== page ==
Let’s Talk about Aquamarine…
Aquamarine has long been a favorite of jewelry designers to use in
designer rings for women.
The most common cut for an aquamarine used in designer rings for
women are the emerald type, followed by oval or pear shaped cuts. It is a
relatively easy stone to cut and is often found in innovative shapes, as
cutters experiment with new forms. Aquamarine rates a 7.5 to 8 on
the hardness scale, making it quite a durable stone to wear. Large
aquamarine stones, ranging from several carats to more than ten carats
are relatively common. Rich blue stones that are several carats in weight
are extremely valuable. Occasionally, aquamarines are found in large
enough places to yield finished gemstones in the 1000 plus carat range.
What is great about the gemstone is that the wide price range makes it
available to almost anyone.
Some ring designers like to work with non-faceted “cabochon” cut aquamarines when creating designer rings for women.
Aquamarine crystals are known to be large in size and relatively clean and
well-formed, making them particularly valuable to collectors of mineral
Aquamarine is the soft pale blue variety of the Beryl family of gemstones, which also includes Morganite, Goshenite, Yellow Beryl, and Emerald. One of the most popular blue gemstones, Aquamarine is steeped in myth and legend. Known as the gem of the sea, even the name ‘Aquamarine’ comes from the Latin ‘aqua’ for ‘water’ and ‘marina’ for ‘of the sea’. Aquamarine can have wonderful clarity, meaning that it dazzles with a bright, energetic sparkle.
The History of Aquamarine
It is easy to see why Aquamarine has always been associated with the sea. Used in jewelry since at least 500 BC, its tropical ocean blue tones effortlessly invoke images of landless skies and the waters below. Once believed to be the treasure of mermaids, it was often worn by sailors and travelers as a talisman to protect against being shipwrecked and to ward off sea sickness. Pliny the Elder (23 AD - 79 AD) said of the gem, "The lovely Aquamarine, which seems to have come from some mermaid's treasure house, in the depths of the summer sea, has charms not to be denied".
Many superstitions and legends told throughout the long history of Aquamarine relate to water and the oceans. One such legend states that the qualities of the gem are especially strong when it has been submerged in water. When Aquamarine's perceived powers appeared to dwindle, the gem would be placed in water on the night of a sparkling full moon to revitalize it. In times gone by, as a very last resort, sailors caught in a storm were believed to have thrown their Aquamarines overboard to calm the gods. The Romans and Greeks both revered the stone in this way and thought of it as the 'sailor's gem'. The Romans even thought it could heal medical ailments of the throat, stomach, and liver.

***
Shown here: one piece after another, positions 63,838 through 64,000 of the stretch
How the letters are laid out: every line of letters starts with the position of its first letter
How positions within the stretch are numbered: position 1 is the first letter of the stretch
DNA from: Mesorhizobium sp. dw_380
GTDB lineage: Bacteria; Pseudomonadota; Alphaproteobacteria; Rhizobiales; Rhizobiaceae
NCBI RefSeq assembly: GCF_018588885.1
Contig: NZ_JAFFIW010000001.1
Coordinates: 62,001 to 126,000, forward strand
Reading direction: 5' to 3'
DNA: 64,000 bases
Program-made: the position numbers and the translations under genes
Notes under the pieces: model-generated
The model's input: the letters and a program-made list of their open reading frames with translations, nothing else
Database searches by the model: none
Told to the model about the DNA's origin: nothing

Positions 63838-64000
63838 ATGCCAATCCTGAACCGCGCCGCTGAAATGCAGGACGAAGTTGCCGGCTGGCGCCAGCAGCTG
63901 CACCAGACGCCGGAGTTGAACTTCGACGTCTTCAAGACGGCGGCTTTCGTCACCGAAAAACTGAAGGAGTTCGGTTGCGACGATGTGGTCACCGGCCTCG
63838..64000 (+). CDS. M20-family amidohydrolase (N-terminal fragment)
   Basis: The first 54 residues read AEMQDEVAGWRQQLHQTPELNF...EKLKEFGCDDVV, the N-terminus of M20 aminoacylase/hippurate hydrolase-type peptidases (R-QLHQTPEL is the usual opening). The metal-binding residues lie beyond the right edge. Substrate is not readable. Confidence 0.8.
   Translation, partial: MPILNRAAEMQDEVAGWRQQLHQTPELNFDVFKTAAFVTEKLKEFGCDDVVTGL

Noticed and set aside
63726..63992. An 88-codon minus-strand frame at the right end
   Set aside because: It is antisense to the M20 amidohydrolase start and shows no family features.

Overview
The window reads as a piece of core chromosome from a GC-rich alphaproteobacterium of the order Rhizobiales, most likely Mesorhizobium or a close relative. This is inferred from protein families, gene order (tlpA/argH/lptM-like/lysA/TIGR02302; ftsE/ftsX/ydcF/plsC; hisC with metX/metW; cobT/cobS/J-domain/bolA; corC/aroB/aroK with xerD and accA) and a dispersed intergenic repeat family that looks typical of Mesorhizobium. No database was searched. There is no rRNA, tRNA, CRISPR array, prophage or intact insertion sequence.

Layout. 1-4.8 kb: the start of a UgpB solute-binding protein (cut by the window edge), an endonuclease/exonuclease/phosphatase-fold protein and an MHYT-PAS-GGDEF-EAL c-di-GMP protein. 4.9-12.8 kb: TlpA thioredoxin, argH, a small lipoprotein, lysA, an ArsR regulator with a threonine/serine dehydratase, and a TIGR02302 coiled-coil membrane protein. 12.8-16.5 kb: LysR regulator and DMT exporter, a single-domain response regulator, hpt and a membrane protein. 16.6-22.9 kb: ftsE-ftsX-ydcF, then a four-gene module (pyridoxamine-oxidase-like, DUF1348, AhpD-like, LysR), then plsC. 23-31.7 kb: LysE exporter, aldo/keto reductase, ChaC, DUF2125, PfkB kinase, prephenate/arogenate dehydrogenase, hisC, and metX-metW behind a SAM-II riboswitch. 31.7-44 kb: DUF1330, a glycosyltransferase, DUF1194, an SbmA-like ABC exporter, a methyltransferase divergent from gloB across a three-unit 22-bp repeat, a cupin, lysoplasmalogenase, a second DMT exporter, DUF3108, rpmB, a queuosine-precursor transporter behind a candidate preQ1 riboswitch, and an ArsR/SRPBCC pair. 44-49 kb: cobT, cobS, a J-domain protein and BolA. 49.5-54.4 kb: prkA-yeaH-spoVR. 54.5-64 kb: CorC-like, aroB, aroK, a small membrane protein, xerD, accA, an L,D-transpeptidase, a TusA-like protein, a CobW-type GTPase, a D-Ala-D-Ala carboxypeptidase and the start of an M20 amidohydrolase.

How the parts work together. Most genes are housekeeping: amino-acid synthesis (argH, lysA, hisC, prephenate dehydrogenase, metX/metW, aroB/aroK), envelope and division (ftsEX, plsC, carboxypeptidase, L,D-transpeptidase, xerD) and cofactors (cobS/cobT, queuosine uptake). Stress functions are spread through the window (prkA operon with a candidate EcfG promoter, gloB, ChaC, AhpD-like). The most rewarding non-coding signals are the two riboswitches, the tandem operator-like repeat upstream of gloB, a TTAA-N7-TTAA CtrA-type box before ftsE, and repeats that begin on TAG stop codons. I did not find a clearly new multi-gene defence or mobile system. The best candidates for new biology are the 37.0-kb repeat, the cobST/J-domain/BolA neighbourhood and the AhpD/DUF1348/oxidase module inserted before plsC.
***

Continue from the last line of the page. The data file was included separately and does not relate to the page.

Back on dry land, Aquamarine was believed to both soothe and prolong relationships, and for this reason is often given as an anniversary gift way before its official listing for the 19th wedding anniversary. It was also once thought to render soldiers invincible and was thus carried into battle as a stone of protection. This 'protection in battle' legend has been reinterpreted by some in the modern age as a form of protection during legal battles. It was also thought to bring rains when they were desperately needed, and even to curse enemies with drought.
The biggest Aquamarine rough ever found weighed a staggering 110kg (243lbs). It was found in Brazil in 1910 and when it was cut down into smaller faceted stones for use in designer rings for womenand other types of jewelry, they collectively weighed over 100,000 carats. The world's biggest faceted Aquamarine is known as the 'Dom Pedro'. The exquisitely faceted piece is shaped like an obelisk, crisscrossed with diagonal detailing that gives it an otherworldly appearance. It weighs in at a staggering 10,363 carats and can be viewed at the Smithsonian National Museum of Natural History in Washington DC.
Aquamarine Gemstone Information
Aquamarine is the birthstone for March and is the official gemstone for the 19th wedding anniversary. The gem exhibits a hexagonal crystal system. The largest source of Aquamarine is found in the state of Minas Gerais in south-east Brazil, but today Africa is becoming a strong rival, with mining activities in countries such as Madagascar, Mozambique, Nigeria, and Tanzania. Pieces from Russian sources are highly sought after not only for their color, but also because the mines are now depleted.
Aquamarine is sometimes found with delicate greenish hues. In recent times it’s been noted that the bluer the stone is the more valuable it is. But as recently as the 19th century it was the sea green colored stones that were sought after by the world’s collectors. Because of its clarity and association with the sea, Aquamarine has long been associated with relaxation and with being soothing and protective.
Whichever variety you own or aspire to collect, Aquamarine is a prized blue gemstone with unparalleled clarity and a soft, delicate tone which radiates life, vibrancy, and brilliance. Aquamarine is simply one of the world’s most popular and well-known gemstones and is an essential addition to any gemstone and jewelry collection.
The beautiful blue hue of aquamarine looks
especially luxe and beautiful when set in 18K yellow gold designer rings